At this stage I had Tarin reaching the mountain, rescuing the wolf pups, returning home and being hailed a hero. The End.

Step Three: Research – my favourite part.

I love research so much I tend to get lost in it. I wanted an authentic world, so I read widely on archaeological digs, scientific discoveries, customs of ancient civilisations, flora and fauna, survival skills, herbal medicine, hunting skills, and so on, and my historical details are as authentic as possible after 30 000 years.

Step Four: Write the story. Follow the map, but be willing to explore.

Step Five: Editing and layering.

Possibly my favourite bit after researching. This is where I take my raw story and shape it into something completely different. I take out extraneous words, adjust pace, swap chapters around, change characters names, delete whole passages in disgust – all the while using my research to add authenticity and richness to the world I’ve created.

I like adding extra layers to the story and I do this by dropping in small facts such as wolverine fur doesn’t allow ice to form, reindeer fur keeps the wearer warm and dry, and sedge grass can be stuffed in boots as insulation. I use Finnish words such as Kaamos for the long, dark winter when the sun doesn’t rise, and beaska is a Saami (traditional Lappish) word for coat. The herbs Tarin uses are all Scandinavian herbs and used authentically, although I created mustika, the plant that brings on trances or death, from the Finnish words for black and plant.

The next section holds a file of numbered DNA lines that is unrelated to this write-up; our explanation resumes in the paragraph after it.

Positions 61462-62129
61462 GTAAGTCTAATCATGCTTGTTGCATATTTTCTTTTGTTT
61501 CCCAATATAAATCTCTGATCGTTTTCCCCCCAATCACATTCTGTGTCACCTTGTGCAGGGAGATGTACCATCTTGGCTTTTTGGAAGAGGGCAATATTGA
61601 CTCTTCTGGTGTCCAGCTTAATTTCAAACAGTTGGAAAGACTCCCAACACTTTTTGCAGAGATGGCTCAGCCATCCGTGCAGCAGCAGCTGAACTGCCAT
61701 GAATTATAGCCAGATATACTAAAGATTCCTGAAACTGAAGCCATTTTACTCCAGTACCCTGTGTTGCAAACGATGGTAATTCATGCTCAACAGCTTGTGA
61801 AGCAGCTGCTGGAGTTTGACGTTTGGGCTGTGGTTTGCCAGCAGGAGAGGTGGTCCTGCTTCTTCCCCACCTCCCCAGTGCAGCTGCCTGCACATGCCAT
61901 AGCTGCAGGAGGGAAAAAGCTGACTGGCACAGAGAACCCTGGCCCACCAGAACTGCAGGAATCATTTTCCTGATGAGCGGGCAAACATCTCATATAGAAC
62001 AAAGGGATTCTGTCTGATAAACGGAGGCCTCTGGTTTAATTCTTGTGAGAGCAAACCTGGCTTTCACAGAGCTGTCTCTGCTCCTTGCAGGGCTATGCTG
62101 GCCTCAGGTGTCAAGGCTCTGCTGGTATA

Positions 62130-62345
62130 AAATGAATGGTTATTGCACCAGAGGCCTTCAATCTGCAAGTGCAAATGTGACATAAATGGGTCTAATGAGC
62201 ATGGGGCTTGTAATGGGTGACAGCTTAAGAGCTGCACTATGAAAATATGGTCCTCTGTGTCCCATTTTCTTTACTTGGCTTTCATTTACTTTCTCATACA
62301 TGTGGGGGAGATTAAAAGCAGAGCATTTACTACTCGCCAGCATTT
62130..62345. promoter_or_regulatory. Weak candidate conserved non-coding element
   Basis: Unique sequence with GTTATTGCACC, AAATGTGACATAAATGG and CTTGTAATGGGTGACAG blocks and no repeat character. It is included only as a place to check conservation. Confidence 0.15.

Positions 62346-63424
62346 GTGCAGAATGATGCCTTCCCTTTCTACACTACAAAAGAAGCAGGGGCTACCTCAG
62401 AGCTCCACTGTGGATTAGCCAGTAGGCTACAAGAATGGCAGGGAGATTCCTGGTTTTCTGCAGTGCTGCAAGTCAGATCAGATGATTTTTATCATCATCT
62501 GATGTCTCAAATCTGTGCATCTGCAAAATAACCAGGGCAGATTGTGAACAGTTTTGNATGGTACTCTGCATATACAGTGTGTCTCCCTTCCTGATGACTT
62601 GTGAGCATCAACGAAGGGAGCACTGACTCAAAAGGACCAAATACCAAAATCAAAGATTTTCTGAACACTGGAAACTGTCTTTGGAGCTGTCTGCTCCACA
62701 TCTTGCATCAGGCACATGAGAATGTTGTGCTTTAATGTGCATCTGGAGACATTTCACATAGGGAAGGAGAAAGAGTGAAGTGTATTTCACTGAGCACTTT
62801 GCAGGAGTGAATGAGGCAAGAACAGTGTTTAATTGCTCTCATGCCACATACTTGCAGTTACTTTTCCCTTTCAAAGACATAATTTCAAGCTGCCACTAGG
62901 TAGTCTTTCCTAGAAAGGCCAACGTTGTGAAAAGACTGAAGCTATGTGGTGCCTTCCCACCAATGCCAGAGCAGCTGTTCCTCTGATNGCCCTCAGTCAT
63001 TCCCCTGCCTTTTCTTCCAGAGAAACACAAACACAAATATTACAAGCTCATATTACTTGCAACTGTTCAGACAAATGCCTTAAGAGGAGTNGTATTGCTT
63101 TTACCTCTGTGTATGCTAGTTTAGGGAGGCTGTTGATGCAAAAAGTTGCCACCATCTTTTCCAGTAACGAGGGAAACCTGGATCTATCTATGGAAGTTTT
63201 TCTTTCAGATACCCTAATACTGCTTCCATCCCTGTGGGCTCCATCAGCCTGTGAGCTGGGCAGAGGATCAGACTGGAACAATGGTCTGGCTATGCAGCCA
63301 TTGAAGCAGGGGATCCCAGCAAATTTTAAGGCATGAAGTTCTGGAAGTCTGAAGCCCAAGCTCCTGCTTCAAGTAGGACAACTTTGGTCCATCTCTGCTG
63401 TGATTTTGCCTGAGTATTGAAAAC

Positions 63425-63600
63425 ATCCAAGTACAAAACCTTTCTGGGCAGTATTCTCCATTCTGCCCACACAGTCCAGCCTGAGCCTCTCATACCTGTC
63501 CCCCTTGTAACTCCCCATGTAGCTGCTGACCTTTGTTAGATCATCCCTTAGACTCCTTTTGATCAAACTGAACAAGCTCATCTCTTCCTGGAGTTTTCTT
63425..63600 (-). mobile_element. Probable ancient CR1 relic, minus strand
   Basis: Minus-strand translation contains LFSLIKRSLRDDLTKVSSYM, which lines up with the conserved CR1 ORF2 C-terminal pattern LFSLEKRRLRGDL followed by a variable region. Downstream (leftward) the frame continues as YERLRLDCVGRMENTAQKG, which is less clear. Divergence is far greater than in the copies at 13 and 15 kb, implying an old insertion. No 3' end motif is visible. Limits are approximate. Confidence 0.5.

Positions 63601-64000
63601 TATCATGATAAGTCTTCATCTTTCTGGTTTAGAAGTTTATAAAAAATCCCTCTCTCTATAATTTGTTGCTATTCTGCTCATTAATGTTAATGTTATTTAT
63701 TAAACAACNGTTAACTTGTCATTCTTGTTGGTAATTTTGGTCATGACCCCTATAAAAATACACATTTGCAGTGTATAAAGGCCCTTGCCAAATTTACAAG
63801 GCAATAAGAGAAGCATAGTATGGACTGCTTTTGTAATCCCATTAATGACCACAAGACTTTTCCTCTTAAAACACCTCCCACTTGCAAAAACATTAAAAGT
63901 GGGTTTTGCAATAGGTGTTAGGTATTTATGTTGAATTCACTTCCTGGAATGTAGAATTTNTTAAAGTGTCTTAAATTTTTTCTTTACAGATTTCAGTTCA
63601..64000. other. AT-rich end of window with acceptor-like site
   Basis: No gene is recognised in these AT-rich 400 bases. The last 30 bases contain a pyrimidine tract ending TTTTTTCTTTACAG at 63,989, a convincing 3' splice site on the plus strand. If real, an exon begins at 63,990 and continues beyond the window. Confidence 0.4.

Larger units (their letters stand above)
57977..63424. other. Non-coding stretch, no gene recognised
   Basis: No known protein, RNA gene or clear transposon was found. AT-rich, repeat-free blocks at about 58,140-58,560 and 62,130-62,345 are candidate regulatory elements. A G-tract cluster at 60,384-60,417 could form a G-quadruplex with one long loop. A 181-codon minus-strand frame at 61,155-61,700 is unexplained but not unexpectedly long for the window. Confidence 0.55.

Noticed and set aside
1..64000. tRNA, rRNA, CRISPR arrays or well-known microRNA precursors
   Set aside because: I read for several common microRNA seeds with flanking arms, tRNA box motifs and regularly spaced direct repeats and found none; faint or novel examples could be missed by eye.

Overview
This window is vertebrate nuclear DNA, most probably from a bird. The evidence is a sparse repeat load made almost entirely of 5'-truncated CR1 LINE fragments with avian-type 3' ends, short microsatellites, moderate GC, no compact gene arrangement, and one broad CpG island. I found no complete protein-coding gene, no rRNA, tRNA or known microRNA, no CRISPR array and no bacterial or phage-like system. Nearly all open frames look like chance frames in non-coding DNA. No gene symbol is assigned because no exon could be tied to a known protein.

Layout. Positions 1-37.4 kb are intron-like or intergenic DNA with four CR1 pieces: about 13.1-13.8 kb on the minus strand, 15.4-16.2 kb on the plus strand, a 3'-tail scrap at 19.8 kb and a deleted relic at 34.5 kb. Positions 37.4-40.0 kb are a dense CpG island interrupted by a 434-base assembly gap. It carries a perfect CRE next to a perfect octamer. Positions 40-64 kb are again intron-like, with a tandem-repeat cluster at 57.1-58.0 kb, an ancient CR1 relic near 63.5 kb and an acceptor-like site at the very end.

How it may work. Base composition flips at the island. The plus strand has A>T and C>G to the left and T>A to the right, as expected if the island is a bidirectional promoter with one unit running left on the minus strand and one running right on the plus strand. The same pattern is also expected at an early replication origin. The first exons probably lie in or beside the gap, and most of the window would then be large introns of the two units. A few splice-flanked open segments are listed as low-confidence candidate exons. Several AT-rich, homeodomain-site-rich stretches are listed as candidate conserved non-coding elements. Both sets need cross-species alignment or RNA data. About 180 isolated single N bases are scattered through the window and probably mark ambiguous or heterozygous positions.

It’s like adding to a skeleton – muscle, flesh, then skin and finally, clothes. I find this is when the story really starts to sing.

I’ve really enjoyed writing Tarin’s story. Book Two, Clan of Wolves is out in October this year, followed by Book Three, Cave Bear Mountain next March.

You can find me at www.josandhu.com

Thanks Jo for taking us through your fascinating story development process and sharing your tips.

DEE’S REVIEW OF TARIN OF THE MAMMOTHS – The Exile

Tarin of the Mammoths – the Exile is a seamless work of historical fiction that immerses the reader so deeply in Tarin’s world that you feel like you are part of the story, sitting in the deer hide tent, or rubbing firestones together to try and get warm.

You can smell the broth being stirred with the bleached bone, and you can picture Tarin limping along, determined but frightened.

With extroardinary setting detail, author Jo Sandhu has captured the world of the Mammoth Clan completely.

Then there’s the main character, Tarin. Tarin is so believable, vulnerable and brave that he stays with you long after this story is over.

Tarin longs to be a hunter, but his twisted leg means he is feared and bullied. After a disastrous mishap, Tarin is forced to leave his family and travel alone across wild, unknown land to save the Mammoth Clan to which he belongs.

Tarin’s disgrace is even harder to bear because his parents are the leaders of the Clan.

He has so much to lose, his family, his honour and his life.

Readers looking for adventure, great characters and tension will love Tarin of the Mammoths – The Exile, and after reading the last page will be eager to know what happens next.

And you’re in luck, because the sequel, Clan of Wolves is due for release early next month.

Thanks Jo for visiting DeeScribe Writing, and sharing your writing secrets.

Dee